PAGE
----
Tuesday, June 19, 2018

Soccer, Vuvuzelas, Baseball and Sports In General

Sheila, Netanya, Israel:

I have always felt that the fact that America finds it hard to accept football is that they have to take the game as it is.

At school, I played (badly) net ball.  America took it, changed the rules 300% and called it "basketball."

Rugby … into American football.  Again 300%.

Rounders into baseball.  Again 300%.  Rounders is a game played by kids.

To my knowledge, not a professional game in all these games - the base is there.

I remember when Americans couldn't sell soccer to TV … no space for commercials.  The American crowd couldn't live with "nil - nil" so they tried a penalty shoot-out to end a tied game.

Okay in America, but not on the world stage.  And this is a world stage.  Look which teams are there world-wide.  Americans have qualified before and done very well.  This year they missed out, as did Holland, Italy - not exactly little teams.

In the past, England failed to get there as has France. In the US because you are not there this year, you are like the rest, didn't make it.

America was slow to take to football, but you are there now.  You will have good years and bad and because this is a worldwide sport; you may have to settle for not being THE GREATEST TEAM OF ALL TIME.  Sorry, Mr. Trump."

Doug V., Anderson, IN.

"I read McIntyre's article and your blog on the World Cup and vuvuzelas.  I approve of your position, and I would go a little further.

I hate soccer!  I could be more entertained drinking a beer while watching grass grow or paint dry, especially since there are no throngs of fanatics blowing vuvuzelas in my ears.

I tried to play soccer as a youth; even jointed a league for a short time, but I was so disgruntled by the coach (a former college soccer player) when he basically told us there wasn't much strategy playing the game; rather, it was mostly athleticism and endurance that produced winners.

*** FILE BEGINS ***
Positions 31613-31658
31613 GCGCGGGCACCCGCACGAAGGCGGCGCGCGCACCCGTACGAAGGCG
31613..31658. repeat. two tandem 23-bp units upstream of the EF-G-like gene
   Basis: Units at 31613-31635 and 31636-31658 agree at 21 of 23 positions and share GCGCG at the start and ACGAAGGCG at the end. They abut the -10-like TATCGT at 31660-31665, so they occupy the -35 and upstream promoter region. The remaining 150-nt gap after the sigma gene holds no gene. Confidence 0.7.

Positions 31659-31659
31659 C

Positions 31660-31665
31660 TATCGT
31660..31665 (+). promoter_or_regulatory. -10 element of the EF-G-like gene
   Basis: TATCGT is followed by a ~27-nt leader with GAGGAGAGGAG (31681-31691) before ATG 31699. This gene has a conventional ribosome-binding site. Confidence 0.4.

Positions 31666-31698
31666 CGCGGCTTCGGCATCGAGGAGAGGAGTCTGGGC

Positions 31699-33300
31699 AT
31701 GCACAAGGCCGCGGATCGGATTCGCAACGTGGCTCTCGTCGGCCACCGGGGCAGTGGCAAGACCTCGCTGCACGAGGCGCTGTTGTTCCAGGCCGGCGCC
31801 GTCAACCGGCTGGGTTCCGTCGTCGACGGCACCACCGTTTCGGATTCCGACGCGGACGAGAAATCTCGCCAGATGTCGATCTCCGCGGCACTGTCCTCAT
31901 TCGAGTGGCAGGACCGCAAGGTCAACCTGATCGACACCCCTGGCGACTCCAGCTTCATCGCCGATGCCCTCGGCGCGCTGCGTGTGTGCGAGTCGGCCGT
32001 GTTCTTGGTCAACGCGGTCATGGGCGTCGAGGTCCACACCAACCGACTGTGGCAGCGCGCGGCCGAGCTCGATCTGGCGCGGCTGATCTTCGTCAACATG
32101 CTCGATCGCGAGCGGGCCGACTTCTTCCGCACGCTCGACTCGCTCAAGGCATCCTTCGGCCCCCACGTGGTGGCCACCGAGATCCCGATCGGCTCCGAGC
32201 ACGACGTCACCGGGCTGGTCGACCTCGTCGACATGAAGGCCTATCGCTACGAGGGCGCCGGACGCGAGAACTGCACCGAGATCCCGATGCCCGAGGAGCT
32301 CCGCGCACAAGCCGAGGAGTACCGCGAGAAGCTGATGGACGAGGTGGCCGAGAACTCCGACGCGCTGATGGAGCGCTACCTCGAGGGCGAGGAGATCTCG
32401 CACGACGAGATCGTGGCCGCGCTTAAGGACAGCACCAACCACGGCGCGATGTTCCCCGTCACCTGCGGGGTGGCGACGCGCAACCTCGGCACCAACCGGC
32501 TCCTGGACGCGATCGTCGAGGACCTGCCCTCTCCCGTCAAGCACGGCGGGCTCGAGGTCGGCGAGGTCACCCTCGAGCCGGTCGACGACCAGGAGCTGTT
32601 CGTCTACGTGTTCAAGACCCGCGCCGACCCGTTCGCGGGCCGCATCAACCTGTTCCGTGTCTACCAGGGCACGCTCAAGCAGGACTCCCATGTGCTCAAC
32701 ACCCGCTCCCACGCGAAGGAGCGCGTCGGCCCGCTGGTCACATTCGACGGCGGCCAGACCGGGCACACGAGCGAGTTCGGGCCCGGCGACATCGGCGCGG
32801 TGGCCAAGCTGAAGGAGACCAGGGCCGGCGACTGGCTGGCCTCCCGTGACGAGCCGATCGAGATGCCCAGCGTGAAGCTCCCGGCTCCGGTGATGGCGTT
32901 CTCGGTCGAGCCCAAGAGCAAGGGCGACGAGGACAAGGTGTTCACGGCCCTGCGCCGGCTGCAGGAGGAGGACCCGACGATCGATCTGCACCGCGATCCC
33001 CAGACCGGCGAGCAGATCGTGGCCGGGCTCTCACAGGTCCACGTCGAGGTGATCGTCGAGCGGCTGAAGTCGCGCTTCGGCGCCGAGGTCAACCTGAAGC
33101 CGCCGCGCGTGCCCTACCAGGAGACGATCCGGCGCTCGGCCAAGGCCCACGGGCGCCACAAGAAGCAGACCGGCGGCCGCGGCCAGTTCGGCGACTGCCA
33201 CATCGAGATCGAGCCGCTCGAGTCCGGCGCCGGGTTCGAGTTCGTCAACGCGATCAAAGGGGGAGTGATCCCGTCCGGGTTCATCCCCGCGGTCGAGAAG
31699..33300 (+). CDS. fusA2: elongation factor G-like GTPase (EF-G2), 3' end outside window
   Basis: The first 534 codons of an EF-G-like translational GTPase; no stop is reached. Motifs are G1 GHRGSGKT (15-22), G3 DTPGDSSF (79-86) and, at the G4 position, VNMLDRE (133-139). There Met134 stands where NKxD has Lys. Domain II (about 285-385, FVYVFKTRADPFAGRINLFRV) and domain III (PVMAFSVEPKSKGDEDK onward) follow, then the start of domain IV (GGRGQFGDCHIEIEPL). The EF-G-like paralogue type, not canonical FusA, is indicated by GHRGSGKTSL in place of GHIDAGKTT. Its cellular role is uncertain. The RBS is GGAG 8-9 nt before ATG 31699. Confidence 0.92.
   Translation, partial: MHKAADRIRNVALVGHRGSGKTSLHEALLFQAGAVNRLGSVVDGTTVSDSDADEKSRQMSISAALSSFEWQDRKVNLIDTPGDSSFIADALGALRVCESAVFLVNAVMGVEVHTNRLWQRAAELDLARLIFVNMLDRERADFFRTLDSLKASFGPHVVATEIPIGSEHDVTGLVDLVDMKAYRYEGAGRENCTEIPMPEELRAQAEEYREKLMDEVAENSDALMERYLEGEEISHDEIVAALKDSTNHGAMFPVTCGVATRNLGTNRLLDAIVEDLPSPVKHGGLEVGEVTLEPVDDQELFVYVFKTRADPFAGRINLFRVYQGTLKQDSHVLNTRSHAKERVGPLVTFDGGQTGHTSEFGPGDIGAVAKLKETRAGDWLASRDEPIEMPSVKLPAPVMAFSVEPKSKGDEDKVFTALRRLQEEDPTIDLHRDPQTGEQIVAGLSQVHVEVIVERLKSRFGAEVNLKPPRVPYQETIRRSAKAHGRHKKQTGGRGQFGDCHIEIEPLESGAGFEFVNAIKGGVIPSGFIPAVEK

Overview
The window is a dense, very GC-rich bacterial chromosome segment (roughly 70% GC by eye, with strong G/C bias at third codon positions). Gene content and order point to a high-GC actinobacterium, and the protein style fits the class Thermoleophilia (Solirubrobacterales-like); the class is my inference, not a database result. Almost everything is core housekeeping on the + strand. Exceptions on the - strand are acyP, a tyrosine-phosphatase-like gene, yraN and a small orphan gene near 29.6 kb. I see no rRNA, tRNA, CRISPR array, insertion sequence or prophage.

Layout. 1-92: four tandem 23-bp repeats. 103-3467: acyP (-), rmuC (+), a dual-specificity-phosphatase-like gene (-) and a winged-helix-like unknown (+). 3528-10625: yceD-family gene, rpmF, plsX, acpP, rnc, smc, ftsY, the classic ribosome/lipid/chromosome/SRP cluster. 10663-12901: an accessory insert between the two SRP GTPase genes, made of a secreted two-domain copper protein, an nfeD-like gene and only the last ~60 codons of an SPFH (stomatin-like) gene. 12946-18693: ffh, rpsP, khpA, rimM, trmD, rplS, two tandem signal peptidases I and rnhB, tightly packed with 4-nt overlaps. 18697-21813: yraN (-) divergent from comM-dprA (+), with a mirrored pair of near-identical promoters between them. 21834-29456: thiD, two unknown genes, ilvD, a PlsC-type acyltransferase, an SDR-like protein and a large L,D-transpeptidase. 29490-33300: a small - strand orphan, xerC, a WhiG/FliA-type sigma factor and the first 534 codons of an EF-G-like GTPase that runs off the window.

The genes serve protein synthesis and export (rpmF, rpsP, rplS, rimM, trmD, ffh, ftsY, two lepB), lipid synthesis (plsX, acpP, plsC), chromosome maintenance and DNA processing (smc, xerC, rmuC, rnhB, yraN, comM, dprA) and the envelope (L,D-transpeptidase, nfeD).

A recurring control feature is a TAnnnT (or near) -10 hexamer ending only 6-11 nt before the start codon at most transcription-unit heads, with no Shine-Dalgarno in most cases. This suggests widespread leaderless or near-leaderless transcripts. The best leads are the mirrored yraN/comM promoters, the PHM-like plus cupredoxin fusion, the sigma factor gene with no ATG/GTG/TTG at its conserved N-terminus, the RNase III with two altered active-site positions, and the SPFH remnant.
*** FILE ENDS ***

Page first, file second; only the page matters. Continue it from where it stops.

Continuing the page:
Modern-day athletics has become that way, thus the less athletic among us are destined to be shut out of athletic competition and the opportunity to not only learn to love a sport, but to maintain fitness through participating.

I likened soccer to hockey when I was a youngster, but after playing both sports I found that hockey has far more strategy and requires, by far, a broader degree of physical endurance.  I was too short and slow to play competitive basketball, but I participated in football and played baseball and I ran distance races in track for a short while in prep school.  I found the games with the most strategic depth to be football and baseball - athleticism and endurance were good traits to possess, but everyone with skill had a chance to win.  Being too short and too slow, I found it tough to sit the bench in football, but baseball offered me the chance to play every day because I was willing to don the  "tools of ignorance" and sit behind home played in torrid temperatures as the "general" on the field.

Many complain that baseball is as boring as soccer and to those who do not think about the strategic options between every pitch, I am sure it is.  But to me, baseball is excitingly cerebral and there are no nut cases blowing vuvuzelas in my ears.

Soccer … I hate soccer!

Thank you Sheila and Doug for giving me permission to add your comments.  Much appreciated.  A new slant or a different opinion is always welcome here.

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